Initially, system 1001 may interact with an individual holding one or more life insurance policies 1010. Individual 1010 may wish to submit one or more policies on server 104 to receive bids. An exchange may require that the individual electronically or otherwise provide to 1001 one or more policies, a letter of release, name of his physician, or any combination of the same represented by 101 1. In return, system 1001 may provide the individual with a unique identifier, cash, shares of stock, bonds, one or more annuities, or any recurring periodic or other suitable payment, or other value-bearing asset, or any combination of the same (immediately or at some later date), represented by 1011. The unique identifier may be a symbol, number, encrypted code, or any combination of the same.

If the individual receives a value-bearing asset of any of the forms described above immediately, the individual may be relieved of ownership of the policy. For example, in the case the individual terminates one or more policies early, the individual may receive the value-bearing asset immediately. Similarly, the system may purchase one or more policies from the individual prior to placing one or more policies for trade or auction, and, in this case, may also offer a value-bearing asset immediately. It should be noted that there may be other situations where value-bearing assets of any of the forms described above may be remitted to the policyholder. For example, the policy holder's insurance company may instead provide the insured with some shares of stock, bonds, one or more annuities, or any recurring periodic or other suitable payment instead of a lump-sum cash payment to terminate the policy as an incentive for not trading the policy. Alternatively, a third party may offer some shares of stock, bonds, one or more annuities, or any recurring periodic or other suitable payment instead of a lump-sum cash payment in order to purchase the policy.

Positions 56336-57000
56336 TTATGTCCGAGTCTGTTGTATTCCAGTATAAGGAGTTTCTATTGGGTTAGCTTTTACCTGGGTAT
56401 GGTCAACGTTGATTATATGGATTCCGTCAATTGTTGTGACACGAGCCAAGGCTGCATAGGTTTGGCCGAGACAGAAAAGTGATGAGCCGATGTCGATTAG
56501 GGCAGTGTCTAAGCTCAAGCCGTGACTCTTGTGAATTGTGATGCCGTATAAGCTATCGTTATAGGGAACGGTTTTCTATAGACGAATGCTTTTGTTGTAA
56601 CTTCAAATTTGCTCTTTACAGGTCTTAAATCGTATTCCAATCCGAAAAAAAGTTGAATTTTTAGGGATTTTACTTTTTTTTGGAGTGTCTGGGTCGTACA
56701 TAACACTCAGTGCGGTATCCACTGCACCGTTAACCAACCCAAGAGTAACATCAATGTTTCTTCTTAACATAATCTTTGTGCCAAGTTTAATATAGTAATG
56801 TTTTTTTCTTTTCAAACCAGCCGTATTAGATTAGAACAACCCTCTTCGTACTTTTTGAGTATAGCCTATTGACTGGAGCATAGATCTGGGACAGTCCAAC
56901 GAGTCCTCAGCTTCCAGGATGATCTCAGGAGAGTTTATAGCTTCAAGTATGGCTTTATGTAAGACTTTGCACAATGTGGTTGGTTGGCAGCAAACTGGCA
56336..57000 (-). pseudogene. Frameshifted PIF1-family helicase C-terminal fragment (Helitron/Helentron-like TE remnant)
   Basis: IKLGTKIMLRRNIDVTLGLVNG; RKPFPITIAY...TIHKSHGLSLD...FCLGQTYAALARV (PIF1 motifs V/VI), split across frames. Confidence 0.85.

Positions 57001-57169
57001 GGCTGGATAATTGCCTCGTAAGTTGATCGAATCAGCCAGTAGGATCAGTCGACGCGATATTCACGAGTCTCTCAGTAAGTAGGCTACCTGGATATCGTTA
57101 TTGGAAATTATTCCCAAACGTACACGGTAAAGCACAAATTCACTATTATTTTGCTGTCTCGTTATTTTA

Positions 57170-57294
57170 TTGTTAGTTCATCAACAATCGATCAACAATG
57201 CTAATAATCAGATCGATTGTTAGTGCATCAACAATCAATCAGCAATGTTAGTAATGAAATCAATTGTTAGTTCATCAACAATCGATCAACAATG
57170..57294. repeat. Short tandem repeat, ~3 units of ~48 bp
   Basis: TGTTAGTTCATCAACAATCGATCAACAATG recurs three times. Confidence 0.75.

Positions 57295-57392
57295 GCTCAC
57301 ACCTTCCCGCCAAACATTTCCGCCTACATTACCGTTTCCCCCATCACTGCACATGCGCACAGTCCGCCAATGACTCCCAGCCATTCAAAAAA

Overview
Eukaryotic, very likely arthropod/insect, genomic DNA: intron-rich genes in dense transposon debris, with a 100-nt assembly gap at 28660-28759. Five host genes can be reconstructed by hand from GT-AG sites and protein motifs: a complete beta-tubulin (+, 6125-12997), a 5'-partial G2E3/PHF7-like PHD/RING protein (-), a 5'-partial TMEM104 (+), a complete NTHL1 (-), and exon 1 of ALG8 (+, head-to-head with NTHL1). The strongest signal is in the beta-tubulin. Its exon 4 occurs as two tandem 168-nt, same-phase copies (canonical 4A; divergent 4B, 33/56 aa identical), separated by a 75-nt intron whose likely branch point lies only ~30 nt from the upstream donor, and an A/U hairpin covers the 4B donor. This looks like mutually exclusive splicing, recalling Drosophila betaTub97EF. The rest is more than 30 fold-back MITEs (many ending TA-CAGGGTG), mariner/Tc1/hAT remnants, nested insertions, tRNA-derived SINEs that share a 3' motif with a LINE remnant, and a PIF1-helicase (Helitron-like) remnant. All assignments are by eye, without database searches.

Referring back to FIG. 10, alternatively, the individual may provide a broker 1060 which may include any suitable (trader or any other person) with one or more policies, a letter of release, name of his physician, or any combination of the same represented by 1013. In return, individual 1010 may receive cash, a unique identifier, shares of stock, bonds, one or more annuities, or any recurring period or suitable payment, or other value-bearing asset, or any combinations of the same (immediately or at some later date), represented by 1014. If the individual receives a value-bearing asset of any of the forms described above immediately, the individual may be relieved of ownership of one or more policies. For example, in the case the individual terminates one or more policies, the individual may receive the value-bearing asset immediately. Similarly, the system may purchase one or more policies from the individual prior to placing one or more policies for trade or auction, and, in this case, may also offer a value-bearing asset immediately. As above, it should be noted that there may be other situations where value-bearing assets of any of the forms described above may be remitted to the policyholder. If the individual interacts through broker 1060, exchanges with system 1001 through 1011 and 1012 may not be necessary. In turn, 1011 and 1012, may be replaced by 1061 and 1062.

System 1001 may facilitate the performance of a medical evaluation as the next step. The system may provide the individual's physician 1020 with the unique identifier of the individual, the individual's name, and any combination of the same represented by 1022. Physician 1020 performs a medical evaluation on individual 1010 and sends the evaluation to system 1001. The medical evaluation the physician sends is represented by 1021 and may be based on physical health—e.g., illnesses, any medical condition as such, etc., drug or alcohol use, marital status, gender, age, height, weight, occupation, race religion, geographic location, or any other suitable characteristic. A physician should be understood for the purposes of this application to include any other suitable care provider or other person capable of providing the service described above. Alternatively, or in addition, the system may facilitate the performance of any other evaluation through any other evaluating entity.